Book Details: This lot consists of the vintage and antique books on Wagner shown in the corresponding images.

Included are volumes on Richard Wagner's life, as well as his Operatic works. "The Ring Of Nibelung" and "The Ring And The Fire" are in dust jackets. Volumes with decorative covers are also included. "Wagner's Tristan And Isolde" contains color illustrations by George Alfred Williams", ""The Ring Of The Nibelung" is illustrated with color plates by Ul De Rico". Lot includes English and German-Language texts.

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Condition / Notes: These items may exhibit some age/wear indications concentrated at the extremities. This may include chipping or loss to wrappers.
Lot 1020

$70

Details: This lot consists of the antique album of botanical specimens shown in the corresponding images.

This oblong octavo, labeled "Souvenir des Pyrenees" on the front cover, contains approximately 50 mounted botanical specimens, each with printed or manuscript label identifying the flower or plant. This collection dates to approximately 1881-1882.

To inspect and acquire more detailed information about this lot, please attend our live preview before the auction.
Condition / Notes: This antique oblong volume is bound in contemporary red pebbled cloth, with the front cover lettered in gilt. There is some rubbing at the edges and corners. The floral specimens are intact and faded. This volume measures approximately 10" by 6.5".
Lot 1021

$40

Details: This lot consists of the over 200 piece of vintage and antique automotive ephemera shown in the corresponding images.

Items include correspondence, billheads, receipts, for automotive sales and parts. Companies represented Ford, Greyhound, General Motors, Oldsmobile, and various automotive service and repair shops. Also included are automotive booklets and buyers guides including the title "How To Earn The Key To Dad's Car".

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Condition / Notes: These items exhibit some age/wear indications, including brittleness, concentrated at the extremities.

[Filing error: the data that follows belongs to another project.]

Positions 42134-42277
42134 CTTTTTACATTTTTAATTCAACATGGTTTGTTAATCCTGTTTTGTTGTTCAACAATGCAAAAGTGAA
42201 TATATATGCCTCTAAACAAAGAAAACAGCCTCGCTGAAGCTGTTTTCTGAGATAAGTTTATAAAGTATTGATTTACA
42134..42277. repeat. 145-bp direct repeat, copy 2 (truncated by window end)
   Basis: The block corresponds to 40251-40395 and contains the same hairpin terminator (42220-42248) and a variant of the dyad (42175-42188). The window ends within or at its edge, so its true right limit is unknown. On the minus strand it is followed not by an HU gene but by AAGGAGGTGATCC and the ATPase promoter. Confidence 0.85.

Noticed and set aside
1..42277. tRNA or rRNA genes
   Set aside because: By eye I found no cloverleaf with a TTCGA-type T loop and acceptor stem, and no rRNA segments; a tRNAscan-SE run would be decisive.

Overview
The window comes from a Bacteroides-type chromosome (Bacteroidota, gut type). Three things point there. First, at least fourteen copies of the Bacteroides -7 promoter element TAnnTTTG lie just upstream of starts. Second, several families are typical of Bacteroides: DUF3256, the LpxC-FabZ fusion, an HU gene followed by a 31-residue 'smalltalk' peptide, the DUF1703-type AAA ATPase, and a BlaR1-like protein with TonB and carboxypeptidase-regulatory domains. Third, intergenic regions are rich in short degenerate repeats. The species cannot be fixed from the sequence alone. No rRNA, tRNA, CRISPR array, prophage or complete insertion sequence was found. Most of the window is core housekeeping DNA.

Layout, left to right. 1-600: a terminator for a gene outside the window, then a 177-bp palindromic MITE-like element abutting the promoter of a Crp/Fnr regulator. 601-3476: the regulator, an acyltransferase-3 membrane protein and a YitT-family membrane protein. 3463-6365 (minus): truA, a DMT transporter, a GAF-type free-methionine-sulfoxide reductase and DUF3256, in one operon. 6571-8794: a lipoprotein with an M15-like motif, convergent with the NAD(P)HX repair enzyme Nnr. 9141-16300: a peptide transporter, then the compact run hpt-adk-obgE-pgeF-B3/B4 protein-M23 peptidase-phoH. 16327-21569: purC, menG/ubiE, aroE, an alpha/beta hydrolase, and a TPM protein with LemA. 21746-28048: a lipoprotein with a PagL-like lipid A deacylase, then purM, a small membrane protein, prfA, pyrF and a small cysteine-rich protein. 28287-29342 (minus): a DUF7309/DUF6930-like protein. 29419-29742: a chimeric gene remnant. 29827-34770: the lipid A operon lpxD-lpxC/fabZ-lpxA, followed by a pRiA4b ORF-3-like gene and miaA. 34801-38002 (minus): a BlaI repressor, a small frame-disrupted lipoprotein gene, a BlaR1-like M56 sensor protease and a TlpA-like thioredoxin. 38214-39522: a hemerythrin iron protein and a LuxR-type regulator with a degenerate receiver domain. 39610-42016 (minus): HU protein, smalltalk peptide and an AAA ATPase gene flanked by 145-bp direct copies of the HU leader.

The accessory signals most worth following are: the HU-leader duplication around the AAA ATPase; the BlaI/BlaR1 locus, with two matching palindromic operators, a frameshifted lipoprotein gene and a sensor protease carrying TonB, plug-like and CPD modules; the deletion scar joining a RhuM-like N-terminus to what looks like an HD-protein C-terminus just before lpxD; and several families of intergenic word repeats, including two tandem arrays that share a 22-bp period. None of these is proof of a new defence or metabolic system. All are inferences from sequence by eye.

Lot 1022

$80

Details: This lot consists of the album of dried ferns, vines, and other plants shown in the corresponding images.

This 19th century scrapbook includes 28 artistic arrangements of dried ferns and other plants by an anonymous collector.

To inspect and acquire more detailed information about this lot, please attend our live preview before the auction.
Condition / Notes: This antique bound plant collection (measuring approximately 11.25" by 14.75") features dried plants on 28 thin boards. The covers are partially detached. Some pages are loose. The covers are worn and fragile. Some plants are loose.
Lot 1023

$30

Title: Portraits from Nature
Author: Eliot Porter - Eliot Furness Porter (December 6, 1901 – November 2, 1990) was an American photographer best known for his color photographs of nature.

An amateur photographer since childhood, he was known for photographing the Great Spruce Head Island owned by his family. Porter earned degrees in chemical engineering (A. B. 1924, Harvard College) and medicine (M.D. 1929, Harvard University), and worked as a biochemical researcher at Harvard.

Stieglitz continued to critique Porter’s black and white work, now taken with a small Linhof view camera. In 1938, Stieglitz showed Porter's work in his New York City gallery. The exhibit's success prompted Porter to leave Harvard in 1939 to pursue photography full-time. In the 1940s, he began working in color with Eastman Kodak's new dye transfer process, a technique Porter would use his entire career.